The Holy Spirit (Part 4): The Holy Spirit Gave Us the Old Testament

In Hebrew, the word for “Spirit” (Ruakh) was the same word for “breath”. That’s why, for Hebrews, there would have been a very natural connection between “Spirit” and spoken “words.” You can’t have spoken words without spirit/breath. (See Part 1 for more on the meaning of “Spirit”).

In the Old Testament men were sometimes said to speak by God’s Spirit. That means that their words were not simply their own, but were God’s own spoken words.

The Spirit of the LORD speaks by me:
his word is on my tongue.

2 Samuel 23:2

But as for me, I am filled with power,
with the Spirit of the LORD,
and with justice and might,
to declare to Jacob his transgression
and to Israel his sin.

Micah 3:8

But the Spirit entered into me and set me on my feet, and he spoke with me and said to me… I will open your mouth, and you shall say to them, “Thus says the Lord GOD.”

Ezekiel 3:24-26

When the prophets were filled with the Spirit, they spoke words from God. That’s why when the New Testament quotes from the Old Testament, the words of scripture are frequently attributed to the Holy Spirit rather than to the human author.

Jesus Attributed the Old Testament to the Holy Spirit

Now while the Pharisees were gathered together, Jesus asked them a question, saying, “What do you think about the Christ? Whose son is he?” They said to him, “The son of David.” He said to them, “How is it then that David, in the Spirit, calls him Lord, saying,
‘The Lord said to my Lord,
Sit at my right hand,
until I put your enemies under your feet’?
If then David calls him Lord, how is he his son?”

Matthew 22:41-45

When Jesus quoted from Psalm 110, he recognized that he was reading the words of David. He also recognized that David spoke those words “in the Spirit.”

Mark records the same conversation with the following words:

And as Jesus taught in the temple, he said, “How can the scribes say that Christ is the son of David? David himself, in the Holy Spirit, declared,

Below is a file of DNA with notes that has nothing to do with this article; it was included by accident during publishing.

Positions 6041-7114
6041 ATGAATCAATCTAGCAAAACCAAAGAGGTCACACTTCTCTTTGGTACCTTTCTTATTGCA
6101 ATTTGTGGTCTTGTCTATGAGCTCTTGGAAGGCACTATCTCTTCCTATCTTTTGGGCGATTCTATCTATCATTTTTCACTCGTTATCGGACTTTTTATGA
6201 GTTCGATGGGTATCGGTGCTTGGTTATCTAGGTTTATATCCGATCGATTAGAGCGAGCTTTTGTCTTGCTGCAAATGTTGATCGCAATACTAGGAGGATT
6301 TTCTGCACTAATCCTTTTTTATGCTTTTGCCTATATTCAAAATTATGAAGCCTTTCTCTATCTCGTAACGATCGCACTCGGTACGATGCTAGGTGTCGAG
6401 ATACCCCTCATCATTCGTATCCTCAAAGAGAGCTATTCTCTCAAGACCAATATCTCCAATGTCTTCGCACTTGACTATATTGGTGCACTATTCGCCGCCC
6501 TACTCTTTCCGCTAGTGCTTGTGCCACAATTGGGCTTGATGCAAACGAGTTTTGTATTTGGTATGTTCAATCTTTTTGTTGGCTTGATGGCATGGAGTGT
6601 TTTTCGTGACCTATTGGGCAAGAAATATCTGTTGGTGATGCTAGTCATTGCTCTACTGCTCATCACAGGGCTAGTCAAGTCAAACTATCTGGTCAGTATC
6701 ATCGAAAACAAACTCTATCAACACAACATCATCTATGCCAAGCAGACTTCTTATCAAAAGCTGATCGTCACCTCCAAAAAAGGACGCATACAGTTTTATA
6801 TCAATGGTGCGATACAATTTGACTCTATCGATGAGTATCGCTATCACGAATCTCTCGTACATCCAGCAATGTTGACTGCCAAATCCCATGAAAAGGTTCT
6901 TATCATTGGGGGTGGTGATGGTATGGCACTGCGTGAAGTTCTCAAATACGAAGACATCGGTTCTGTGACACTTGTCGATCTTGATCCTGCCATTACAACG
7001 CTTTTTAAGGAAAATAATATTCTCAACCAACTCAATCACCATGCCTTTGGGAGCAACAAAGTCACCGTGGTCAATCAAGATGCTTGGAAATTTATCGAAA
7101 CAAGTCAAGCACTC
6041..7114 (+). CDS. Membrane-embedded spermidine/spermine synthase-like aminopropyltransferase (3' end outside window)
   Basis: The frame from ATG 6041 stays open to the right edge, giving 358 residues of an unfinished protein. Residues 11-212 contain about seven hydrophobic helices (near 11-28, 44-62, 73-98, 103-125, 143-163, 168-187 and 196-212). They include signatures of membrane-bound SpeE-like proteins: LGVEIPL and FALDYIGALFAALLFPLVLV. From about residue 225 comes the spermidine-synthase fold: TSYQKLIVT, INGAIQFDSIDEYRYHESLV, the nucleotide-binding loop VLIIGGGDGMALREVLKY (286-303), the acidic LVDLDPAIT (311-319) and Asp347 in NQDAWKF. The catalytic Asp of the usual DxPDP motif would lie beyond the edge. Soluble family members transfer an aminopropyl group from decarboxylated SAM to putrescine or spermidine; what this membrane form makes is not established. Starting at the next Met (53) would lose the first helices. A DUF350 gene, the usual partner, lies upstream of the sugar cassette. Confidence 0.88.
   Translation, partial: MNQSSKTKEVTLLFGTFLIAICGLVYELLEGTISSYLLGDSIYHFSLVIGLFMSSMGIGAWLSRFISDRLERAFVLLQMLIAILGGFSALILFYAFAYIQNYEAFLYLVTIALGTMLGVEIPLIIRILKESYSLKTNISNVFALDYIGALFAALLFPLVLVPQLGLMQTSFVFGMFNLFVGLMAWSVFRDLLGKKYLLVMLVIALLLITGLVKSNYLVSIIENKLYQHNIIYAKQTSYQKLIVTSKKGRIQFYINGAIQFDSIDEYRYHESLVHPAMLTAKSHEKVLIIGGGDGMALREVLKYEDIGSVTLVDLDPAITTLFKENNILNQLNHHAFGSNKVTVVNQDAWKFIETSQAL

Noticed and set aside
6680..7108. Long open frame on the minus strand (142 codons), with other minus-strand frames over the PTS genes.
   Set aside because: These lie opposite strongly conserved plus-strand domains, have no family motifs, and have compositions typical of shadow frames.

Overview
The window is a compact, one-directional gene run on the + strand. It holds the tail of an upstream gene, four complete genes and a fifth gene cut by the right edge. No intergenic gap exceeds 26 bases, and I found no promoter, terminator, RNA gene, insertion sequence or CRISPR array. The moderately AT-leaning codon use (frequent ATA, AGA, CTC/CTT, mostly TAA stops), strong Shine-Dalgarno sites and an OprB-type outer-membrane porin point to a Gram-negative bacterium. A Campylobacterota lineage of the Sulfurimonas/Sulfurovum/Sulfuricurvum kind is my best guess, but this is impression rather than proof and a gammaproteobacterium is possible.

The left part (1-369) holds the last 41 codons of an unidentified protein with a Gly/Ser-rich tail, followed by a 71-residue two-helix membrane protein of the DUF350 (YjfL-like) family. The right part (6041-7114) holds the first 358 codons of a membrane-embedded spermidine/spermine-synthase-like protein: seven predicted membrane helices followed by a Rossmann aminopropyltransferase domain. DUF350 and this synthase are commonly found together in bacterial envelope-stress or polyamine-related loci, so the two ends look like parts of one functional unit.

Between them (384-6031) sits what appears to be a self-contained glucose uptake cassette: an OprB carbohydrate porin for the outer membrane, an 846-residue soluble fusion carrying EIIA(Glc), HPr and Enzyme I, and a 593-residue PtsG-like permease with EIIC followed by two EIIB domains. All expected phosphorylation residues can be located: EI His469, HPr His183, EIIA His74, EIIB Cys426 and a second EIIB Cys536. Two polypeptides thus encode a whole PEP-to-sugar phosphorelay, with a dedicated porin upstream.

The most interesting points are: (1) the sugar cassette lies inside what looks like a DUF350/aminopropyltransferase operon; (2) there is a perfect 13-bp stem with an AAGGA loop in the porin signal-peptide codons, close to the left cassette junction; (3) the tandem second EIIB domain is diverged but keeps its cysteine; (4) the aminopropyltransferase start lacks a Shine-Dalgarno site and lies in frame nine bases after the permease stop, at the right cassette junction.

‘The Lord said to my Lord,
Sit at my right hand,
until I put your enemies under your feet.’
David himself calls him Lord. So how is he his son?”

Mark 12:35-37

Jesus recognized that Psalm 110 contained the words of “David himself”. He also recognized that David wrote those words while “In the Holy Spirit.” This means that God’s words were on David’s tongue (2 Sam. 23:2). At the same time, these were still the words of David. It was still written in David’s vocabulary, David’s style, and for David’s purpose. They were both David’s words and God’s words at the same time.

Peter Attributed the Old Testament to the Holy Spirit

Peter uses similar language when referring to Psalm 109.

In those days Peter stood up among the brothers (the company of persons was in all about 120) and said, “Brothers, the Scripture had to be fulfilled, which the Holy Spirit spoke beforehand by the mouth of David concerning Judas, who became a guide to those who arrested Jesus. For he was numbered among us and was allotted his share in this ministry.

Acts 1:15-17

Later on, Peter attributes the predictions of the prophets to the Holy Spirit.

Concerning this salvation, the prophets who prophesied about the grace that was to be yours searched and inquired carefully, inquiring what person or time the Spirit of Christ in them was indicating when he predicted the sufferings of Christ and the subsequent glories. It was revealed to them that they were not serving themselves but you, in the things that have now been announced to you through those who preached the good news to you by the Holy Spirit sent from heaven, things into which angels long to look.

1 Peter 1:10-12

Notice that Peter says the prophets did not always understand the meaning of what they wrote. This indicates that there was another mind or spirit behind these words other than their own. The Holy Spirit expressed his words through them so that the final product was what God intended to say.

Paul Attributed the Old Testament to the Holy Spirit

Paul used similar language when he attributed the writings of Isaiah to the Holy Spirit:

And some were convinced by what he said, but others disbelieved. And disagreeing among themselves, they departed after Paul had made one statement: “The Holy Spirit was right in saying to your fathers through Isaiah the prophet:

“Go to this people, and say,
‘You will indeed hear but never understand,
and you will indeed see but never perceive.’
For this people’s heart has grown dull,
and with their ears they can barely hear,
and their eyes they have closed;
lest they should see with their eyes
and hear with their ears
and understand with their heart
and turn, and I would heal them.’”

Acts 28:24-27

The Book of Hebrews Attributed the Old Testament to the Holy Spirit